Accountability…When You’re The Boss

In my last blog I talked about how you, as the boss, should apply a model of accountability. That model focuses on:

  • having clarity of expectations between you and your team
  • regularly monitoring those expectations

In this blog, I want to talk about a much trickier subject…how you, as the boss, hold yourself accountable.

Accountability For You

So, you’re the boss and probably own your own business. Unless you have one or more business partners, you are on your own. There is nobody to ask you why you haven’t done the things you planned to do. There’s nobody to test your decisions. So, how do you keep yourself honest? Here are a few options along with their pros and cons.

Apply a Strong Level of Self Control

This approach needs a great deal of will-power, self-awareness and the ability to focus on what’s important. You will be on your own. It’s likely that nobody will be able to support you, as you are your own “Judge and Jury” on your actions.

When I apply self control on some activities, I look for negative or positive consequences of the outcome of my activities. For example, I have promised myself a present or extravagance when I successfully achieve an outcome. Interestingly, I read that people who set themselves a negative consequence are 83% likely to successfully complete their outcome. The fear of the negative consequence can be a real motivator.

Have An Accountability Partner

They could be a personal friend, a business contact or a professional coach / advisor. The factors that would influence what would work for you include:

  • the skills and experience you need from your accountability partner;
  • the level of trust you believe that you and your partner can establish;
  • the nature of the relationship you want…pure coaching, pure mentoring or somewhere in-between.

I have an accountability partner, who I speak to every couple of weeks. I met Dave Evans, on my Value Builder training course in Toronto 2 years ago. We got on well and agreed to act as accountability partners for each other. Dave lives in Oklahoma, so we talk early afternoon, UK time, by video call and I find that really works for us both. Who could you have as an accountability partner?

Use Your Business Partner of Board of Directors

Most small businesses do not have formal boards of directors. There may only be 2 to 3 directors and no non-executive directors. So, corporate control and directors holding each other accountable can be an aspiration rather than a reality.

I always encourage business owners to consider having a management team especially when they are the sole director. As an aside, a business that has a management team that can run the business without the owner always being there, is likely to have an extra 1.5x profit multiple in a sale valuation!

Become a Member of a Business Networking Group or Professional Association

There are lots of groups of different kinds. Most are focused on networking, business development / lead generation, local business promotion or skills learning.

These organisations, like the Chamber of Commerce, BNI, etc are not the best places for personal accountability – that is not their purpose. They can be places for personal development and networking. You need to look elsewhere.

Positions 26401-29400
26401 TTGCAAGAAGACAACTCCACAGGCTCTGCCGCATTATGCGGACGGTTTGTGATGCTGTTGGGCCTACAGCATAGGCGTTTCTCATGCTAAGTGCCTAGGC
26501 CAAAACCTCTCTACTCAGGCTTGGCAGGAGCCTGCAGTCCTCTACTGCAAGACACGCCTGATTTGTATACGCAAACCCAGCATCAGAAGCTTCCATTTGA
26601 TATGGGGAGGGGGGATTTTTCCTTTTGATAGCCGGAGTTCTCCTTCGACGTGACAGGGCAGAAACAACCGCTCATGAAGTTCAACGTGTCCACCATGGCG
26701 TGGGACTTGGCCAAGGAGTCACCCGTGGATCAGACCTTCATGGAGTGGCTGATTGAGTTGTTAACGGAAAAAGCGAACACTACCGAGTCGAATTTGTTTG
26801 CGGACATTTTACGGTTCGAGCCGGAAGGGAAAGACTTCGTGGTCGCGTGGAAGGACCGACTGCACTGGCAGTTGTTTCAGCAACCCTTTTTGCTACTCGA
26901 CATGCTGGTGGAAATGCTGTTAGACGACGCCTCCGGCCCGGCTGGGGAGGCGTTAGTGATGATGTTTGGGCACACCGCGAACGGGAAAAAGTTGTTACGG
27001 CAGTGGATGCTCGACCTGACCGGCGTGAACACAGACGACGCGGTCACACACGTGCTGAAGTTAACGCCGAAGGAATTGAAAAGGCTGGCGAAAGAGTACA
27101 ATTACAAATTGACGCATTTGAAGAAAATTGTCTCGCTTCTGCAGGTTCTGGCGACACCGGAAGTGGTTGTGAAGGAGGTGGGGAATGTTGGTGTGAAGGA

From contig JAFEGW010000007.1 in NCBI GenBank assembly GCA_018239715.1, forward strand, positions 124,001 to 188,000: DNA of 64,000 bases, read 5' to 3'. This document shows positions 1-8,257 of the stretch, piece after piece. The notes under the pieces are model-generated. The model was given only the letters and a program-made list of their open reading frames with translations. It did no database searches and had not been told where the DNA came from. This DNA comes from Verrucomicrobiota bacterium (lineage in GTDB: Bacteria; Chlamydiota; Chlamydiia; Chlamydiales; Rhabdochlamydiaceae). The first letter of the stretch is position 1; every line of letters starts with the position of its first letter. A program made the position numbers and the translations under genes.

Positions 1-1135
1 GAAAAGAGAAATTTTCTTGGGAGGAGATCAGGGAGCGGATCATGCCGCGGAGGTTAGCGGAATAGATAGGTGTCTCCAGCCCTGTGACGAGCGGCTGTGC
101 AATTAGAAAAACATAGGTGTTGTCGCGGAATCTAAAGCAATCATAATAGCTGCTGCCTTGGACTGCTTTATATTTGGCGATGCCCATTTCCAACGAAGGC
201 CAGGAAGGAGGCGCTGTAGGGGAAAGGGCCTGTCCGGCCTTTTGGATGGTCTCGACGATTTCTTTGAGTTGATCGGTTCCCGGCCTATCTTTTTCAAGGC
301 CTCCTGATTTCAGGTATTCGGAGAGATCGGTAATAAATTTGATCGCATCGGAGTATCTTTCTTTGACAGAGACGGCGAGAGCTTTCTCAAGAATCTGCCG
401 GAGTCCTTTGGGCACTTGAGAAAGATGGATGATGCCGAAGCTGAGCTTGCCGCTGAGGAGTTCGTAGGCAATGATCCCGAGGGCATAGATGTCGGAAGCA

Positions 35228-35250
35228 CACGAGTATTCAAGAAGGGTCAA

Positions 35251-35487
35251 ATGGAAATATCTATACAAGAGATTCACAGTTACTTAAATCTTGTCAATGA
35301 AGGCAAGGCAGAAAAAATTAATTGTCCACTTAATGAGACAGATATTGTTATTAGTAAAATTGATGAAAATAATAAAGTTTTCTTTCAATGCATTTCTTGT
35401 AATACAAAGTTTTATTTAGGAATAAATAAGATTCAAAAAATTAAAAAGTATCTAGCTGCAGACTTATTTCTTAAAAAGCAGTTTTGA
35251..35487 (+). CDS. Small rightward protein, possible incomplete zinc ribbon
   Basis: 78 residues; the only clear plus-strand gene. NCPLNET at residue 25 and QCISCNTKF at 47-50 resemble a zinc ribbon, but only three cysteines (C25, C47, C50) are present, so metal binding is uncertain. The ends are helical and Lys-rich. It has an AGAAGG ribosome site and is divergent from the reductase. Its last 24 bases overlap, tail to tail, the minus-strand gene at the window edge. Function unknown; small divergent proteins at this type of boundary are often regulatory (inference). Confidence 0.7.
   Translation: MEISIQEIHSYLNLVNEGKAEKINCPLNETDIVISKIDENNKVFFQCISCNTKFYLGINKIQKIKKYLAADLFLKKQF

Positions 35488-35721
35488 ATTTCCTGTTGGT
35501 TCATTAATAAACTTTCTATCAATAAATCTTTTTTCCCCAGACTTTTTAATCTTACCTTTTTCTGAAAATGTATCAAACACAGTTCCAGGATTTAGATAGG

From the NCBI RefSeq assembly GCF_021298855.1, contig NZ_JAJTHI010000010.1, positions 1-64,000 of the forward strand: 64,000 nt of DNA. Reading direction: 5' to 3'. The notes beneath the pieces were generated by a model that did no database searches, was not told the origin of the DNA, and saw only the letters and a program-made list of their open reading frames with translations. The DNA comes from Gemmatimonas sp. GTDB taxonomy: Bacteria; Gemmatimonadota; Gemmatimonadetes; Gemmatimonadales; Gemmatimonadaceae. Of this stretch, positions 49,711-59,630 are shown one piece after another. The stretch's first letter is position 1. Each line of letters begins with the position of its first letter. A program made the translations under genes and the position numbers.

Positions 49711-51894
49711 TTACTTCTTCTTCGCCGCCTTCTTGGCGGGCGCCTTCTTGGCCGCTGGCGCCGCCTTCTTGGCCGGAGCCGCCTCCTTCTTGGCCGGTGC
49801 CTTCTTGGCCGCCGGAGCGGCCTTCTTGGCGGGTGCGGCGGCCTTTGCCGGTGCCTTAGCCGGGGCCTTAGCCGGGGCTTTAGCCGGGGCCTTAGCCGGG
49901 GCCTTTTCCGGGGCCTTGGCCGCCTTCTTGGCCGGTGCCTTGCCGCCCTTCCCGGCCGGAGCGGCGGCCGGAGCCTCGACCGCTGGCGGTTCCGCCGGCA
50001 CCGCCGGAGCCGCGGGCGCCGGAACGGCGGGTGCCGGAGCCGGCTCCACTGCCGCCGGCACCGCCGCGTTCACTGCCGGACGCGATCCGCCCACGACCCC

Peer Groups

Sometimes called mastermind groups, they have been around for many years. The two franchise brands you may recognise are Vistage and TAB. Both originated from the US and do a great job helping business people.

It can be hard to describe how a group works and get across the effect it has on its members. It’s best experienced in person. Here are the key building blocks.

How a Peer Group Works

  • 8-12 business owners and a group chair meet, usually each month
  • They get together for a half or full day and they work through an agenda that includes:
    • advising some members on solving a problem or exploiting an opportunity;
    • getting feedback on how each member is progressing with advice given in previous meetings;
    • learning from a speaker about a relevant useful subject;
  • They have 1-2-1 coaching from the group chair.

A good group becomes a great group when there are the right members around the table and the chair is able to add value for all members and builds the right environment for the group. The environment for a great group is:

  1. a safe haven where members can be open, trust each other and share confidences.
  2. give freely to each other the collective wisdom of the group
  3. provide motivation to each member to make things happen; to “get it together”;
  4. a place to develop long-lasting business friendships and grow personally;

Of course, members give business to each other, but that is a by-product of the trust and friendship.

A I said earlier the best way to understand the peer group concept is to experience it.  I am running taster meetings of my Get It Together Peer Group on Tuesday 10 March and Tuesday 31 March. Both meetings are at Parsons Accountants, just off junction 40 of the M1. The meeting runs from 9 to 11am. There will be pastries and my homemade fruitcake to provide a little extra energy!

Click here to book your place now


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